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GisAnox - compiling of hypoxic and euxinic maps for the Baltic Sea with GIS output formats (Version 1.0)

Feistel, Susanne; Naumann, Michael; Ruth, Thomas; Zabel, Jakob; Plangg, Markus; Feistel, Rainer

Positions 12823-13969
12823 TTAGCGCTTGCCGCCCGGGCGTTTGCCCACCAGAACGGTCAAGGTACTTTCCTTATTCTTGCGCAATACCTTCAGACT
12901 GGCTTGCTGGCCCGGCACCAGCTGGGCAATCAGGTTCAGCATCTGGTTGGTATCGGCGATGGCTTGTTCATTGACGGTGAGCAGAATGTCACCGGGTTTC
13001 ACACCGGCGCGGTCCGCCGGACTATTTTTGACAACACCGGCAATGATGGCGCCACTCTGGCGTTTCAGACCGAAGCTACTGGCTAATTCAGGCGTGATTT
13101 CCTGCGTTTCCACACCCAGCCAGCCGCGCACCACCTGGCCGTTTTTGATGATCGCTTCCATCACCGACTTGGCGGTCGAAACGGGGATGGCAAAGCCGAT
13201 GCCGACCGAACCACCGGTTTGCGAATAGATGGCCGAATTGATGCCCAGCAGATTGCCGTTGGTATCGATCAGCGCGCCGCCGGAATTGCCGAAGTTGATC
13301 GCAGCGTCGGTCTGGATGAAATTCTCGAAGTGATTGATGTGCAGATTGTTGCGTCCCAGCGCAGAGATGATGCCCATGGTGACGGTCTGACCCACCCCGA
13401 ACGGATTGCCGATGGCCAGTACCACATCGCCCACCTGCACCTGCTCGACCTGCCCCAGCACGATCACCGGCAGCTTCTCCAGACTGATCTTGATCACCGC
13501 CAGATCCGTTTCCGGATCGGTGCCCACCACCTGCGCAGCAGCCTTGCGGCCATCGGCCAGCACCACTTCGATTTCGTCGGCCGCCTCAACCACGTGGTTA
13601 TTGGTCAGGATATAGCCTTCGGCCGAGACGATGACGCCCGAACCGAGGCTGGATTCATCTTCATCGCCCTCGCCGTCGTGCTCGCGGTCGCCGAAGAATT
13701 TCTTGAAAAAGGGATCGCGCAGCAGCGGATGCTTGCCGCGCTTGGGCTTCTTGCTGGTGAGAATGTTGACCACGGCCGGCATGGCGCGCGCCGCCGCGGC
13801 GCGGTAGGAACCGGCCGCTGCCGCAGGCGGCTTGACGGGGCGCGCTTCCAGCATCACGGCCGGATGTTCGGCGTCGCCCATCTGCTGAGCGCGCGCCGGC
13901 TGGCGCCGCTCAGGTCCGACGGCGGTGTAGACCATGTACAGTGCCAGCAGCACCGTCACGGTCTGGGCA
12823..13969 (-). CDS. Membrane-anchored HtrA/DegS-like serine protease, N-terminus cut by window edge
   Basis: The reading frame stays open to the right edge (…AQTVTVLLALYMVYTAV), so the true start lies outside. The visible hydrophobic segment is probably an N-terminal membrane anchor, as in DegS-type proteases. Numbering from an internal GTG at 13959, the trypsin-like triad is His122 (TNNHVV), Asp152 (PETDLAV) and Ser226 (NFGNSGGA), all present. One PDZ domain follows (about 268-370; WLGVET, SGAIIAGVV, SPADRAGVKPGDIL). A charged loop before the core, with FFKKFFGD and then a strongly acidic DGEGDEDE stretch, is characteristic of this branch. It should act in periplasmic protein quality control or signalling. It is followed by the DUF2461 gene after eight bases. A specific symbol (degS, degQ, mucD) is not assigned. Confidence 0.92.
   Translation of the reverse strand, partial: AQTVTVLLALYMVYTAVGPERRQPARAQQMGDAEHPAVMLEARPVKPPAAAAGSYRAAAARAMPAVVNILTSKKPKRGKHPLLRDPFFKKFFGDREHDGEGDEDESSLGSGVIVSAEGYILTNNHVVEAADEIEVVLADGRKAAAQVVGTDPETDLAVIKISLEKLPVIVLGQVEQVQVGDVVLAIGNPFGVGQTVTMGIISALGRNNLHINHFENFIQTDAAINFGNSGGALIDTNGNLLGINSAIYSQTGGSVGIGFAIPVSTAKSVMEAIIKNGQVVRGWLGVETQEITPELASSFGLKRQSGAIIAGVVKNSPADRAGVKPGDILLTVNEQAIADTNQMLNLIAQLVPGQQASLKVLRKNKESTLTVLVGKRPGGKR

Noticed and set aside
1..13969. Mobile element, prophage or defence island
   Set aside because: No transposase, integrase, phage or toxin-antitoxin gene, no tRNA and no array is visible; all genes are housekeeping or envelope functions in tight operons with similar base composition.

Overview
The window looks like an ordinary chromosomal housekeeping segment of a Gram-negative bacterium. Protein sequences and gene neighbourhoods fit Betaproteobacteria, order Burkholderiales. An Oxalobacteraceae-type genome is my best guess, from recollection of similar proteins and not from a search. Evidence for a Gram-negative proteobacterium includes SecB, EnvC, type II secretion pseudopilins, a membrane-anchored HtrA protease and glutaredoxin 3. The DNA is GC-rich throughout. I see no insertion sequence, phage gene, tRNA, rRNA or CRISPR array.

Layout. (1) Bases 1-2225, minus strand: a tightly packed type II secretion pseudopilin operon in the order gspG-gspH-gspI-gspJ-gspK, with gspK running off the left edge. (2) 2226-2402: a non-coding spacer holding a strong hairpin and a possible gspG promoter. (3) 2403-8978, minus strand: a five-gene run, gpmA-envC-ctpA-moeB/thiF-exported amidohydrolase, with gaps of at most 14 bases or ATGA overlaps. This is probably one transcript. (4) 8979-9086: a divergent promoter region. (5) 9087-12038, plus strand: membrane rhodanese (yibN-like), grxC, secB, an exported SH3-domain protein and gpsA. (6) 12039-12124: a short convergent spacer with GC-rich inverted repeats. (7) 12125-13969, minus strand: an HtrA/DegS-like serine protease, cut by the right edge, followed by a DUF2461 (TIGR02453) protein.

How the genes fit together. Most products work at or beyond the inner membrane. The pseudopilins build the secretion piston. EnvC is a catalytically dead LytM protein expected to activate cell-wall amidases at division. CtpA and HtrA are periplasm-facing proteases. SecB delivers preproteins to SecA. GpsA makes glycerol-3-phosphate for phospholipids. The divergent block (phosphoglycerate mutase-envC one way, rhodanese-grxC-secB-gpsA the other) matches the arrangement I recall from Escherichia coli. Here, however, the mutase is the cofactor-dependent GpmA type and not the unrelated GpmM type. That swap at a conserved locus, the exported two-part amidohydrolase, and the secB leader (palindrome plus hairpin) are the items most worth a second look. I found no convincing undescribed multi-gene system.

A short historical summary of the method development: The automated mapping of this kind of maps showing the extend of hypoxic and euxinic zones in the Baltic Sea date back to the year 2002. The initial version of the source code was written by Rainer Feistel in Visual Basic using textual standardized data input as an excerpt of IOW’s database (NAUSCH et al. 2002). After further developments of the central database and transferring the source code to a more advanced programming language, using PHP version 5.6, a modernization of the method was implemented in 2015 (NAUSCH et al. 2015). The output format of this stage of the method was the classic vector graphic SVG-file. The long-term data collection of routinely cruises conducted by the institute in the time-span 1969-2015 were compiled and graphics were published together with a method description as an atlas in 2016 (FEISTEL et al. 2016, method description see pages 12-21). Known issues are listed in chapter 6 (pages 21-22). The goal, already mentioned, was to create output formats which can be processed in geo-information-systems (GIS) to allow the calculation of areas affected by oxygen deficiency and makes them available for broader applicants. A “static” graphical map product was transferred to an interoperable format (GIS-shapefile), which allows multiple options for comparative analysis with other spatial parameters (e.g. habitats of species). This next development step, called “GisAnox”, was done in 2016 by the listed team of authors and is published in the attached ZIP-File. The programming language was transferred to Java and a README textfile ( of script elements and processing steps is included.